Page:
Ethan Stiefel is an internationally recognized Dancer, Instructor, Coach, Director and Choreographer.
Stiefel served as the Artistic Director of the Royal New Zealand Ballet and Dean of the School of Dance at the University of North Carolina School of the Arts (UNCSA).
At age 16, Stiefel joined the New York City Ballet where he quickly rose to the rank of Principal Dancer. He was also a Principal Dancer with the Zürich Ballet and American Ballet Theatre. He made numerous appearances as a guest artist, including the Royal Ballet and the Mariinsky Ballet. Stiefel gave his final performance with ABT in July 2012.
He starred in the feature film Center Stage and Center Stage 2-Turn It Up. Television credits include The Dream, Le Corsaire, Die Fledermaus and Born to be Wild.
Stiefel created a new staging of The Nutcracker for the UNCSA. For the RNZB, he choreographed Bier Halle and collaborated with Johan Kobborg on choreographing an acclaimed production of Giselle. He served as Choreographer on the STARZ network television series, Flesh and Bone, scheduled to air in 2015.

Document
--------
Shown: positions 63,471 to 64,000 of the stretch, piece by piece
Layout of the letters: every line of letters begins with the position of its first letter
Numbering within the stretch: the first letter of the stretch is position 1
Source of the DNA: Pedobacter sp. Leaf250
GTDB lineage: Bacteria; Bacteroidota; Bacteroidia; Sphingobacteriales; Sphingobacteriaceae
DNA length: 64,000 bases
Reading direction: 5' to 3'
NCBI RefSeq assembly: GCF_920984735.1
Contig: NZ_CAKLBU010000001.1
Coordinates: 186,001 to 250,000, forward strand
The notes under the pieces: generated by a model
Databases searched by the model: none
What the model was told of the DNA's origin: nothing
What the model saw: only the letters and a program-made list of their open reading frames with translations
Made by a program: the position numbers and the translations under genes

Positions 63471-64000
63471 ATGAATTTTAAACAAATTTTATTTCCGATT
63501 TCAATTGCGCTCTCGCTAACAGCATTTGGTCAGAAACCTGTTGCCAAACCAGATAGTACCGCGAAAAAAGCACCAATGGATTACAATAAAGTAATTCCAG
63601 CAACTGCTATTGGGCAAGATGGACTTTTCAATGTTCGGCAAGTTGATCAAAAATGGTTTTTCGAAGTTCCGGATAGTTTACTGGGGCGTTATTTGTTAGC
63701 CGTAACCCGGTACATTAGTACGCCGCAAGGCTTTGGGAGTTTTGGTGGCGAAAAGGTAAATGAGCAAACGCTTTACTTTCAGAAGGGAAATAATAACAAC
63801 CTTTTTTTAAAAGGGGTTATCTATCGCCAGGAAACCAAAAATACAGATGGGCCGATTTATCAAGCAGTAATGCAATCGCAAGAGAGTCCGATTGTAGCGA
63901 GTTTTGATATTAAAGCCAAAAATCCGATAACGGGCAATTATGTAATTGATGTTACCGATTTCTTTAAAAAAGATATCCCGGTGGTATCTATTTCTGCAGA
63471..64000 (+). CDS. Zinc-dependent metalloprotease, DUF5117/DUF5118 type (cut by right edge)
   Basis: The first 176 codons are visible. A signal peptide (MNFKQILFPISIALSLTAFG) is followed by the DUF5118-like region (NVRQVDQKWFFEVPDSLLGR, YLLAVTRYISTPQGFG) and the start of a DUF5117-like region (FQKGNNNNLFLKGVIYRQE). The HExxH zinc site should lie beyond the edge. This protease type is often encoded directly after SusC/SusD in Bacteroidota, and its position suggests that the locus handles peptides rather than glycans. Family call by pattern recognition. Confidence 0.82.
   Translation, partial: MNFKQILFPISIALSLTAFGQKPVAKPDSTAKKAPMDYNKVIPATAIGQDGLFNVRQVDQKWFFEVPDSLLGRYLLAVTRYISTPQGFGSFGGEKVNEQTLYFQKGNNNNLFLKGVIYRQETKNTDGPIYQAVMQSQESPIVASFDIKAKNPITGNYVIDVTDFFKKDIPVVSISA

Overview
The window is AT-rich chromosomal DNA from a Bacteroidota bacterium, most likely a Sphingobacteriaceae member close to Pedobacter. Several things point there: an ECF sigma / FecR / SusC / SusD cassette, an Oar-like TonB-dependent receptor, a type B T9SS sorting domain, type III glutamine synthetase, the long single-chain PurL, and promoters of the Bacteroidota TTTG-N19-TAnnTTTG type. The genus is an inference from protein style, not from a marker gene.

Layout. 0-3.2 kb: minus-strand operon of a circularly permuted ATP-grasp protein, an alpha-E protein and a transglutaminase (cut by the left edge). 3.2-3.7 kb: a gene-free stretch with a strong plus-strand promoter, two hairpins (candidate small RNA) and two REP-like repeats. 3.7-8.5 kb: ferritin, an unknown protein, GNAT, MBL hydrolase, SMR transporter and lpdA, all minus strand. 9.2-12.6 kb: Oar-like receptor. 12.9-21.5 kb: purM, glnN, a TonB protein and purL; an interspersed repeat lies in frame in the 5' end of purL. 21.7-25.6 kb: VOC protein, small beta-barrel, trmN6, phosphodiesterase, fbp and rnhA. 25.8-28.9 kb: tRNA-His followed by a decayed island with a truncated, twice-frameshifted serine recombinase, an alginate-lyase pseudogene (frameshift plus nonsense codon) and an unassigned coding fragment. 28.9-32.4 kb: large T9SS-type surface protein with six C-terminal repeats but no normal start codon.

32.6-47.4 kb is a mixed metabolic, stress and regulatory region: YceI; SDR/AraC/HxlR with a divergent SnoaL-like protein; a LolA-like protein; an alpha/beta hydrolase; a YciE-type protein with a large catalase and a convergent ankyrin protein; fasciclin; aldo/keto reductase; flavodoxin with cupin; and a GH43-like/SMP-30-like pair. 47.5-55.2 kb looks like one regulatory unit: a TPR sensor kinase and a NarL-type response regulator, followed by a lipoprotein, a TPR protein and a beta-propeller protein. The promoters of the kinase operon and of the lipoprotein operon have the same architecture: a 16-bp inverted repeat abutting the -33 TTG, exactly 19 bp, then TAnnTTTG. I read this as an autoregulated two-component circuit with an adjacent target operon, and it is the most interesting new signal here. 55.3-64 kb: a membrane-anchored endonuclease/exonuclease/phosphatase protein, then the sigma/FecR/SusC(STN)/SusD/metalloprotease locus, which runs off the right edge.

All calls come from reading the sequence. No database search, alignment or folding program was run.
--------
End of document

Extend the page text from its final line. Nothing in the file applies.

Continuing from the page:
His Royal Highness Crown Prince Albert of Monaco presented Stiefel with the Statue Award of the Princess Grace Foundation in October 1999. He received the prestigious Dance Magazine Award in December 2008.
Prix de Lausanne prize winner in 1989, Ethan Stiefel was a member of the 2015 jury.
What is your best memory of the 1989 Prix de Lausanne?
I feel very fortunate to have had the chance to perform in a place such as Tokyo, Japan. Undoubtedly, I would never have visited Tokyo at the age of 15 without the Prix de Lausanne. This experience was not only profound for me as a young artist, but also as a person, as it ignited a lifelong interest in the country of Japan and it’s culture.
What was your greatest fear during the 1989 Prix de Lausanne?
Not dancing on the level I knew I was capable of.
Do you have an advice for the 2015 Prix de Lausanne candidates?
Remember to set your alarm clock.